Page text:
You are here: Home » International » News » Others
Business Standard

Donald Trump's Federal Reserve nominees may get Senate vote next week

Republican leaders have previously said they would not advance the nominations unless they were confident that Trump's controversial pick for one of the two open posts

Topics
US Fed | Trump administration

Reuters 

Federal Reserve Board building on Constitution Avenue is pictured in Washington. Photo: Reuters
Federal Reserve Board building on Constitution Avenue is pictured in Washington. Photo: Reuters

The Republican leadership in the US Senate has discussed holding a vote on President Donald Trump's nominees to the Federal Reserve as early as next week, Bloomberg News reported Thursday, quoting Republican Senator John Cornyn.

Cornyn's communications director confirmed the comments to Reuters.

Republican leaders have previously said they would not advance the nominations unless they were confident that Trump's controversial pick for one of the two open posts, former economic adviser Judy Shelton, has the support needed for approval.

But now they have another reason to advance the nomination: Republicans' control of the Senate, currently by 53 members, is only assured until January.

In the same elections earlier this month where Trump lost to Democrat Joe Biden, voters also gave Democrats one additional Senate seat. Control of two more seats - and of the Senate itself - hangs on the outcome of a Jan. 5 runoff in Georgia.

Critics have said Shelton could politicize the Fed's interest-rate setting because of her ties to Trump, though she told lawmakers in her confirmation hearing that "no one tells me what to do.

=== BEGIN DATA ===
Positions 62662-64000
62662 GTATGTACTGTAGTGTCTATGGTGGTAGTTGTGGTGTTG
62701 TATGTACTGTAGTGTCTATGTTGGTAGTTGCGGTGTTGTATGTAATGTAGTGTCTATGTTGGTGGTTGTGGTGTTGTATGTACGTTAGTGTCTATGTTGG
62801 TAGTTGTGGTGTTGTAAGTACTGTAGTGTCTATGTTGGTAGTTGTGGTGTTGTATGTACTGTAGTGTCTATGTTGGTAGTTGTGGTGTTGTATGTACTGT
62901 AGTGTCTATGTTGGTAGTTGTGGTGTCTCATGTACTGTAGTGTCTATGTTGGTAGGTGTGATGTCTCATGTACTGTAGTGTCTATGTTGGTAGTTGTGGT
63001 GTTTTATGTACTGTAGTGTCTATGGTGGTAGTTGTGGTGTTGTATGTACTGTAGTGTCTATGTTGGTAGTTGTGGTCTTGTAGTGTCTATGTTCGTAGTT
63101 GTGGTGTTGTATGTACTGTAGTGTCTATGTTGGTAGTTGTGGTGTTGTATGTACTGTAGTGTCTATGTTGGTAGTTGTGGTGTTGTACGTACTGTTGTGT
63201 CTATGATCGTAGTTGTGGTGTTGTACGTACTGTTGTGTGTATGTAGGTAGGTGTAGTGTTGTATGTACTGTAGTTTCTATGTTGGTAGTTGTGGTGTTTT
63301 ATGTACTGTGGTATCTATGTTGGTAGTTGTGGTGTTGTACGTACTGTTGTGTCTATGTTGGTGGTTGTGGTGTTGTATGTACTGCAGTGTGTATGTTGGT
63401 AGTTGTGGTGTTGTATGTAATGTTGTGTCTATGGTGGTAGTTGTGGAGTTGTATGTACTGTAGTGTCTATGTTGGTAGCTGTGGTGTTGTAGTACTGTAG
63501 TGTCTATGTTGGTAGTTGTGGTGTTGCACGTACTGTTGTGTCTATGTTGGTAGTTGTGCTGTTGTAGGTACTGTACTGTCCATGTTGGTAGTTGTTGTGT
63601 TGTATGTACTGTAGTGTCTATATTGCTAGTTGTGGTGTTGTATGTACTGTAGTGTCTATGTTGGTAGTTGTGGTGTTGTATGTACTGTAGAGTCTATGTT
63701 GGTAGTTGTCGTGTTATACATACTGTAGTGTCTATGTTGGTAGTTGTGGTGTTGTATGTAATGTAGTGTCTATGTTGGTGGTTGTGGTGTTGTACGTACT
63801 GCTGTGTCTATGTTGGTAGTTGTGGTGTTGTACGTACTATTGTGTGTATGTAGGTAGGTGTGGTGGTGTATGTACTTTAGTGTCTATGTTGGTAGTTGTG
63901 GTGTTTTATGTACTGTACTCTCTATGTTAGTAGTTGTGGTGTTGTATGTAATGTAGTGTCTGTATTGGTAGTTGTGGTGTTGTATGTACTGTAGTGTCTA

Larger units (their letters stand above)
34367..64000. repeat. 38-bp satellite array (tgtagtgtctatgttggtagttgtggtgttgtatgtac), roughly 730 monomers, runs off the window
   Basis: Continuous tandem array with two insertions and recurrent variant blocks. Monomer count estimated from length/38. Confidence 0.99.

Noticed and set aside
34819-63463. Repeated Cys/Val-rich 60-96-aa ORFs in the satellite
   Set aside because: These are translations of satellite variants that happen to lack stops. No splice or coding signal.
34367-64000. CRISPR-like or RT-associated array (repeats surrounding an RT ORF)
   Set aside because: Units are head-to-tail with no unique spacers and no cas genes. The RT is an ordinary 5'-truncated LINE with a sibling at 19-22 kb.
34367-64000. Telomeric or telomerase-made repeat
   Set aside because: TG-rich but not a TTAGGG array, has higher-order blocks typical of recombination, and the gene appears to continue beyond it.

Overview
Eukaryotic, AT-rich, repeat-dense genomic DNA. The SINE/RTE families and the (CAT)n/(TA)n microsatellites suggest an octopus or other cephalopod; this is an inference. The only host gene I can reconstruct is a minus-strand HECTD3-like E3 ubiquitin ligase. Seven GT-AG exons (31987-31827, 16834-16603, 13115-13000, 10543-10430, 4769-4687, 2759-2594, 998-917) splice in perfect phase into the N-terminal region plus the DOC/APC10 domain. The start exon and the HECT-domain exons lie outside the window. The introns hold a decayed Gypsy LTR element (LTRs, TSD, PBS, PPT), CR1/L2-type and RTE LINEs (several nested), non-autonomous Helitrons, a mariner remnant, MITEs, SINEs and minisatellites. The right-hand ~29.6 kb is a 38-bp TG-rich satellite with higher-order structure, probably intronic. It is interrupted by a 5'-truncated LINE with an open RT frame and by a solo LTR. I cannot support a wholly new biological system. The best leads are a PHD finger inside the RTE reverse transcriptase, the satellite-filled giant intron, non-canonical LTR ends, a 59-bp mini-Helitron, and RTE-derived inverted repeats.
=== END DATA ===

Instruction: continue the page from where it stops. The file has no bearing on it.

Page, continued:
"The other Trump nominee, St. Louis Fed research director Christopher Waller, is less controversial.

Both would be regular voters on a 12-member rate-setting panel at the Fed, the world's most influential central bank.

Shelton's term would end in January 2024. Waller's would end in 2030.Two Republicans have said they will not support Shelton.

Dear Reader,


Business Standard has always strived hard to provide up-to-date information and commentary on developments that are of interest to you and have wider political and economic implications for the country and the world. Your encouragement and constant feedback on how to improve our offering have only made our resolve and commitment to these ideals stronger. Even during these difficult times arising out of Covid-19, we continue to remain committed to keeping you informed and updated with credible news, authoritative views and incisive commentary on topical issues of relevance.
We, however, have a request.

As we battle the economic impact of the pandemic, we need your support even more, so that we can continue to offer you more quality content. Our subscription model has seen an encouraging response from many of you, who have subscribed to our online content. More subscription to our online content can only help us achieve the goals of offering you even better and more relevant content. We believe in free, fair and credible journalism. Your support through more subscriptions can help us practise the journalism to which we are committed.

Support quality journalism and subscribe to Business Standard.

Digital Editor

First Published: Fri, November 13 2020. 02:07 IST
RECOMMENDED FOR YOU
.